This training is Cancelled
Filip Kafka ESET
Do you want to start with reverse engineering or malware analysis, and learn it from the ground up? Do you want to know how to examine closed source software to find bugs, or maybe even exploit it? Or do you just want to understand the low-level concepts, and dig deeper to learn how your source code is translated into the binary and then executed by the processor? Then this course is for you.
This course will start by a quick introduction to the assembly language from its basics. You will understand the low-level concepts and levels of abstraction in the computer and then move onto the reverse engineering on x86_32 architecture. You will see how the binary is compiled from the source code, and what is hidden inside. You will use your newly-gained skills to start reverse engineering real-world malware samples.
The training will cover the malware basics and frequently used malicious techniques, and will teach you how to use tools to analyze them. As a bonus, a gentle introduction to exploits and shellcode will be provided.
During the course, we will first grasp the assembly language, and then quickly move into reverse engineering fundamentals. We will work with practical hands-on labs and examples of real-world malware samples.
While the explanation of assembly and reverse engineering will be platform independent, the malicious samples we will examine will be specific to the Windows platform, on which we will work during the labs.
- Introduction to assembler, basic syntax, registers, variables, constants, arithmetic and logical instructions, conditions, loops, subroutines, stack, privileges levels, C-constructs in assembly language.
- Writing a small program in assembly.
- Introduction to reverse engineering; levels of abstraction; disassembly (IDA) and debugging (IDA debugger and OllyDbg).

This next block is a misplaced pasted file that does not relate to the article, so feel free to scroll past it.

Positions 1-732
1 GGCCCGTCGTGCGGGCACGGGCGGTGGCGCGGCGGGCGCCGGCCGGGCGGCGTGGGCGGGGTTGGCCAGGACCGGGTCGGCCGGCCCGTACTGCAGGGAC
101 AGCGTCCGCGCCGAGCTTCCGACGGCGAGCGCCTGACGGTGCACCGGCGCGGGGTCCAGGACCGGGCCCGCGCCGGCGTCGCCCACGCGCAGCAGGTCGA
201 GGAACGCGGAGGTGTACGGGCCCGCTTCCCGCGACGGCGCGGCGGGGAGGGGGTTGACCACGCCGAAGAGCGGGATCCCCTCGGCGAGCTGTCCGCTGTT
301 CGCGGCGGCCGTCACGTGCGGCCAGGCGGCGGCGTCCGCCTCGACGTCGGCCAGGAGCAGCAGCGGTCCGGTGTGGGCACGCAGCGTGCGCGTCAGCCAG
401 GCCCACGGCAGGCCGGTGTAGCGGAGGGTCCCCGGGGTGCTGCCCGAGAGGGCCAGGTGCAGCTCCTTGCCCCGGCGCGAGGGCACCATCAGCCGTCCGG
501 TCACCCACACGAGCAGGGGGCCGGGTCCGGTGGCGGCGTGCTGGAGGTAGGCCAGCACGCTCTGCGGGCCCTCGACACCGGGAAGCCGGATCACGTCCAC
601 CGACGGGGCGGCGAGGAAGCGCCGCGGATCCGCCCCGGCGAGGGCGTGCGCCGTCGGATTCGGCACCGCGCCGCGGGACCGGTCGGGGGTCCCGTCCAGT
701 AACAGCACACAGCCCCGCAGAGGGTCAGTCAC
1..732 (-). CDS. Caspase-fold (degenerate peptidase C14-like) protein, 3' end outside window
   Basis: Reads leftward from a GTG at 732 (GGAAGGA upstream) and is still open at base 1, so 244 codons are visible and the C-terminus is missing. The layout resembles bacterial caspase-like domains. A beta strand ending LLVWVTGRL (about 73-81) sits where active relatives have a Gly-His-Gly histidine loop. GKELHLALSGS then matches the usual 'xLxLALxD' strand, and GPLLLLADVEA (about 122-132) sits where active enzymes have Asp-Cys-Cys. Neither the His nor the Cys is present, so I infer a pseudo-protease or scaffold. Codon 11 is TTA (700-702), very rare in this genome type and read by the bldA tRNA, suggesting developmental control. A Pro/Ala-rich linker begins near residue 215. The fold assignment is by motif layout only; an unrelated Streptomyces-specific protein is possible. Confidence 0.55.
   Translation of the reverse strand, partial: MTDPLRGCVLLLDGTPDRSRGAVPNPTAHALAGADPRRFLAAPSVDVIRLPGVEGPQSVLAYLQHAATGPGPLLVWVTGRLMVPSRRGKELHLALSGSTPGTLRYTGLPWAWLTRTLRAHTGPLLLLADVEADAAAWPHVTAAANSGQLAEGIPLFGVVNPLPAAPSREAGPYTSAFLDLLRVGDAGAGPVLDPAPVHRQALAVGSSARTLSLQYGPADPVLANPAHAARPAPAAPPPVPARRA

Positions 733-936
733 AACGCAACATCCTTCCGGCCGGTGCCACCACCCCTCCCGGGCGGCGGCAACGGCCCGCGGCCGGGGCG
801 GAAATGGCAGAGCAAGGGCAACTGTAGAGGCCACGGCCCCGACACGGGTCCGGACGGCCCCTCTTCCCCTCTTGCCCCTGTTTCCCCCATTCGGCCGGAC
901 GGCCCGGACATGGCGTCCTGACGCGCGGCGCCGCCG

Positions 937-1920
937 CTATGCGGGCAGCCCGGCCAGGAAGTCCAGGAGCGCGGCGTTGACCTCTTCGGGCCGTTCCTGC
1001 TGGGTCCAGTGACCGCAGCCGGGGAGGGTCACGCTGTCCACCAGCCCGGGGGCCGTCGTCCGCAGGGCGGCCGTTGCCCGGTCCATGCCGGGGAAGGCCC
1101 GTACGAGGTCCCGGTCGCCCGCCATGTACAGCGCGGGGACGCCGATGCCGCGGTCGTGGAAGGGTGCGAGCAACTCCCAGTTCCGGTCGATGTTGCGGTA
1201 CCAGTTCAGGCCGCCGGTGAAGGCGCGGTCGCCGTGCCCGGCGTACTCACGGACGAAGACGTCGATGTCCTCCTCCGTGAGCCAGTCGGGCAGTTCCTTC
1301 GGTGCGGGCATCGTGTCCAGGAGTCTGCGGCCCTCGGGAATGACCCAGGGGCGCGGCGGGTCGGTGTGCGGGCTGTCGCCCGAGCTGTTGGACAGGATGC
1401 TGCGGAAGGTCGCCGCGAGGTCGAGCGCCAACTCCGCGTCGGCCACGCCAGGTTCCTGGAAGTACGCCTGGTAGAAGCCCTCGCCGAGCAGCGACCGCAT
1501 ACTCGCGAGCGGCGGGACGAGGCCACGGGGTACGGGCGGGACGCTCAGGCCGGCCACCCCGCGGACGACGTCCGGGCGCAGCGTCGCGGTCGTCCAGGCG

- Memory management (segmentation, paging, real and virtual addresses).
- Windows internals:
- Process and thread, PE file format; alignments in PE file and in memory; libraries; linking and loading.
- Registry, security (security descriptors, tokens, integrity levels).
- Win API functions and system calls from RE view.
- Basic malicious techniques – persistence, process injection and function hooking, file stealing, techniques used by common malware types (downloaders, droppers, keyloggers, backdoors).
- Other useful RE tools – CFF explorer, PEview, SysInternals, IDA python and plugins, Resource Hacker, PEiD, Fakenet, Wireshark, FAR manager and more.
- Obfuscation – anti-debug, anti-disassembly and anti-vm techniques and how to beat them manually, using tools and with scripting.
- Exploiting bugs (basics): memory corruption, logical bugs; creating and analyzing shellcode.
Who Should Take This Course
The training is suitable for anyone working in computer security field who has has little to no prior experience in assembly language, reverse engineering, malware analysis and exploitation. Targeted audience includes future malware analysts, malware researchers, system administrators, security officers, penetration testers, incident responders, software developers and anyone who wants to learn more about computer security or about computers in-depth.
Students should have a knowledge of basic programming concepts, and should be familiar with at least one of the following programing languages: C, C++, Python, Pascal or assembly.
Hardware & Software Requirement
Computer with virtual machine (for example VMWare or VirtualBox is suitable). The virtual machine must have: installed Windows OS 7 or higher with administrator privileges, at least 20 GB free space and 2 GB RAM. IDA Pro licensed is recommended, but IDA Freeware will be enough for the purposes of this training.
Filip Kafka Malware Researcher, ESET
Filip Kafka is a malware researcher at ESET's Malware Analysis Laboratory. His main responsibilities include detailed malware analyses and training new reverse engineers in the ESET Virus Lab, but his professional interests, as well as his latest research, focus on APTs. He is a regular speaker at security conferences including the Virus Bulletin conference, the AVAR conference, Caro Workshop and NorthSec conference. He has also been speaking at various events aimed at raising awareness about malware and computer security, presented for local universities. His teaching experience includes running reverse engineering and malware research workshops in London, Brno or Bratislava, and regularly lecturing a reverse engineering course at the Slovak University of Technology and the Comenius University.